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  • $\begingroup$ "If the two forces (centrifugal from our rotation and propulsive from our engines) are kept at exactly the 90° angle, they're non-interactive and the extreme ends of the wheel would keep exactly the same distance to each other as if the engines were off. That's true because the centrifugal force vector is equal in all directions along the wheel's plane of rotation, and the force on each of its parts is canceled out by its opposing end" Very counter intuitive, might be because intuition assumes air resistance. So an acceleration in center of mass doesn't bend a perpendicular rotating wire? $\endgroup$ – LocalFluff May 26 '14 at 19:52
  • $\begingroup$ @LocalFluff The idea here (with one central engine) is that your centrifugal force, the one I assumed you'd want it at ~ 1 g to simulate Earth-like gravity, is larger to your acceleration force along the velocity vector, so the centrifugal force flattens your whole configuration along its plane of rotation. If you'd use a non-rigid structure, the extreme ends would rotate inclined away from the velocity vector for more than 90° (i.e. the extreme ends would be closer), so also faster, but at the same distance to the central part that's easier to maintain orientation of than two engine config. $\endgroup$ – TildalWave May 26 '14 at 20:03
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    $\begingroup$ E.g. if you rotate the non-rigid wheel with a central engine at such a rate that you end up with 1 g centrifugal force, if the central engine also accelerates at 1 g, you end up with the wheel's extreme ends rotating 90° to each other (45° to the central part) along the velocity vector. Re that counterintuitive part, yes, I imagine we automatically adjust for air resistance in our minds. But even then, it could be a stable config with sufficient rotation rate. That's how e.g. gyroscopes work. ;) $\endgroup$ – TildalWave May 26 '14 at 20:17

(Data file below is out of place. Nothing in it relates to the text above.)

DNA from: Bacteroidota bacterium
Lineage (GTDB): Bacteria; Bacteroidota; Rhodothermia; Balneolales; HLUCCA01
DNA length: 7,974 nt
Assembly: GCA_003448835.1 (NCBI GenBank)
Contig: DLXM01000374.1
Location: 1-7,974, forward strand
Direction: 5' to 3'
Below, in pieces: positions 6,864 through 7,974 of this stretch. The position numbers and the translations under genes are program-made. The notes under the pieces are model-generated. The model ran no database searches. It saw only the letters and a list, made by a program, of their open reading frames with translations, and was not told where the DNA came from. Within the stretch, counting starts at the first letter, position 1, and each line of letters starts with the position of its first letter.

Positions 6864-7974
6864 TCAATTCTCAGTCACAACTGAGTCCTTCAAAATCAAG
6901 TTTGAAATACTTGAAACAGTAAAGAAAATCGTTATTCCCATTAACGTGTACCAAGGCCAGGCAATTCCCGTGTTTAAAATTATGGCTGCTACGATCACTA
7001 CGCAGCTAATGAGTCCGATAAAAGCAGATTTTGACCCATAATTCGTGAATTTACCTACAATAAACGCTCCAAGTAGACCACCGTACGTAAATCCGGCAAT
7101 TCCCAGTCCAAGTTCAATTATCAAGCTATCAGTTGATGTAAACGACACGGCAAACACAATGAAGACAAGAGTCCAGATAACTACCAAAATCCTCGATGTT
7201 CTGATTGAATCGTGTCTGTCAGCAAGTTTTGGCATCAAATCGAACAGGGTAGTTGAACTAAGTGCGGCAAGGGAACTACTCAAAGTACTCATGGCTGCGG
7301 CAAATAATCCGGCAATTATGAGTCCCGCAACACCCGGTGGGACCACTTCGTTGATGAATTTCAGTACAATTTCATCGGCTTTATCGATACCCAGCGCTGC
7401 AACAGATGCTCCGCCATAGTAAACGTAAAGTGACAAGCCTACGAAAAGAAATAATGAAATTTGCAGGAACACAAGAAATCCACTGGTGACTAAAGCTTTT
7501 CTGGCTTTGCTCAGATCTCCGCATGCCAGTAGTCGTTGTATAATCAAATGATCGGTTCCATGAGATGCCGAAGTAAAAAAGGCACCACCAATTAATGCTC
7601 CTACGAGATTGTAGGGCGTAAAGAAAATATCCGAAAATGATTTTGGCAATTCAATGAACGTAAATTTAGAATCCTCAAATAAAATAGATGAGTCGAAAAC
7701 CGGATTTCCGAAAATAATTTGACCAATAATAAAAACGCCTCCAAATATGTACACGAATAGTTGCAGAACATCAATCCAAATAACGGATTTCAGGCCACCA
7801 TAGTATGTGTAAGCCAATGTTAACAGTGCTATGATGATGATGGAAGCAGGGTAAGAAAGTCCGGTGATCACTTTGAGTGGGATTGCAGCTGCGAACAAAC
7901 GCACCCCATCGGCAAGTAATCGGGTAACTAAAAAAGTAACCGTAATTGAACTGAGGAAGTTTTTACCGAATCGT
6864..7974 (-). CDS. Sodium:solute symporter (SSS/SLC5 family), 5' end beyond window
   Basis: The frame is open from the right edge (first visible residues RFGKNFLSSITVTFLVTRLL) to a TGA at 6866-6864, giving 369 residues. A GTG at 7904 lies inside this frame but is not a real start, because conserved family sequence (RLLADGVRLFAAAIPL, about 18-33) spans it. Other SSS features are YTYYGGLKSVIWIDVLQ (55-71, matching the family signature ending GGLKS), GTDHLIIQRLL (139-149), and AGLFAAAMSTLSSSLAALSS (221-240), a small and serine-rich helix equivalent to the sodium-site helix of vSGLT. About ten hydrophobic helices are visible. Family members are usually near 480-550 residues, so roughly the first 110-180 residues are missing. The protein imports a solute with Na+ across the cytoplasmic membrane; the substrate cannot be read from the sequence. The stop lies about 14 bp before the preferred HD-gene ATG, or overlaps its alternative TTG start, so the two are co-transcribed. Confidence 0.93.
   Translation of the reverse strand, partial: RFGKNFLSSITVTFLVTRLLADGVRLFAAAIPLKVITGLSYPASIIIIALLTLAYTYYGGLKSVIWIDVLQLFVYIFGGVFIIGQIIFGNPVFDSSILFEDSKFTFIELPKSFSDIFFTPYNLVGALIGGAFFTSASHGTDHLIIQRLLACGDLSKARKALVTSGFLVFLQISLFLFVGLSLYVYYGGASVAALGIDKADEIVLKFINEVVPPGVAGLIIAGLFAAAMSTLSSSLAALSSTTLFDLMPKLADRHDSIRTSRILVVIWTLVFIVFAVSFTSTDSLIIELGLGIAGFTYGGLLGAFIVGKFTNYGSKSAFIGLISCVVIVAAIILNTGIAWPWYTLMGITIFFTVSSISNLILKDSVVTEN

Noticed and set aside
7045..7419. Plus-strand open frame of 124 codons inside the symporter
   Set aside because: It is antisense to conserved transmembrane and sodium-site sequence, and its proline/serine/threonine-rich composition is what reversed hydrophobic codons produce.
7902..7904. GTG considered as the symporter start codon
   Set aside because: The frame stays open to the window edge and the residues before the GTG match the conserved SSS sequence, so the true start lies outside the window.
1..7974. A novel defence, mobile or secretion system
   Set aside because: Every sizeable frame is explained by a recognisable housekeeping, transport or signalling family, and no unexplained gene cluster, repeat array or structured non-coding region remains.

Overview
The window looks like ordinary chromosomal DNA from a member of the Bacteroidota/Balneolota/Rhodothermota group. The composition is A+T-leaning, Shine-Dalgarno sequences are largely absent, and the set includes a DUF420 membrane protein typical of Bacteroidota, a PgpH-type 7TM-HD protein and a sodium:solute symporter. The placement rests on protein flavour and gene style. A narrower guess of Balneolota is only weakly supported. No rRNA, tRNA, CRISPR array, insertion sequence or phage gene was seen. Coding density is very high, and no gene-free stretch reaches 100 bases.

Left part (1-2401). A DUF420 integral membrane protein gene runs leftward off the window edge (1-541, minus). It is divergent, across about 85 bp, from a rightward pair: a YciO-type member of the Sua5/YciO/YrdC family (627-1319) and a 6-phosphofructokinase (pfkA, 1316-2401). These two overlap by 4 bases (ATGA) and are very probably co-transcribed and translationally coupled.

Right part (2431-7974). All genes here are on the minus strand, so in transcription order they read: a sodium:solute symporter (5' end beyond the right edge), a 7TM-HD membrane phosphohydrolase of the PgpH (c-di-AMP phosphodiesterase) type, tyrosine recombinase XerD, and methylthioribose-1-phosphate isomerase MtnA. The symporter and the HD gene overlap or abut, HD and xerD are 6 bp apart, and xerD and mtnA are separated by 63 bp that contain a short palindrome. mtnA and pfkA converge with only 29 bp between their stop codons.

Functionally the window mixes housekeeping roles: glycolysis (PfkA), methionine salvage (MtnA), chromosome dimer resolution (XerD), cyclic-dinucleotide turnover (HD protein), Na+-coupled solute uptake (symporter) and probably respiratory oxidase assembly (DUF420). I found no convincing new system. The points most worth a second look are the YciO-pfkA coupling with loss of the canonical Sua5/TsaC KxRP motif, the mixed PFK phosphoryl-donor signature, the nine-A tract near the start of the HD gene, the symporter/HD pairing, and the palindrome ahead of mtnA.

• $\begingroup$ So, with non-rigid wires the engine would be the tip of a cone with the wires rotating on the its mantel behind it? 1G acceleration and 1G rotational "gravity" gives 45 degrees angle of that "cone", I see! The continuous propulsion engines I've heard of are pretty much constant acceleration engines, so it might not be much of a problem to wire a habitable spaceship module, and its counterweight, perpendicular (well, trailing at some angle) to one of those? Given perfect engineering of balancing stuff ideally et c. If I understand your assesment of the basic physics of this correctly. $\endgroup$ – LocalFluff May 26 '14 at 20:30
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    $\begingroup$ For the centrifugal force alone the cone radius, but you also get acceleration force from your engines. At 1 rpm, you'd need a radius of ~ 894.26 m for 1 g centrifugal acceleration (${\omega^2}r$). As you pull the extremes towards each other with acceleration force applied at the tether's center tho, the $r$ decreases but the rpm increases. Since the total energy of the rotating system didn't change, the centrifugal force didn't either, but you do have to add the acceleration force in the velocity vector. You'd want a long tether also to lower artificial gravity gradient head to toe. $\endgroup$ – TildalWave May 26 '14 at 21:47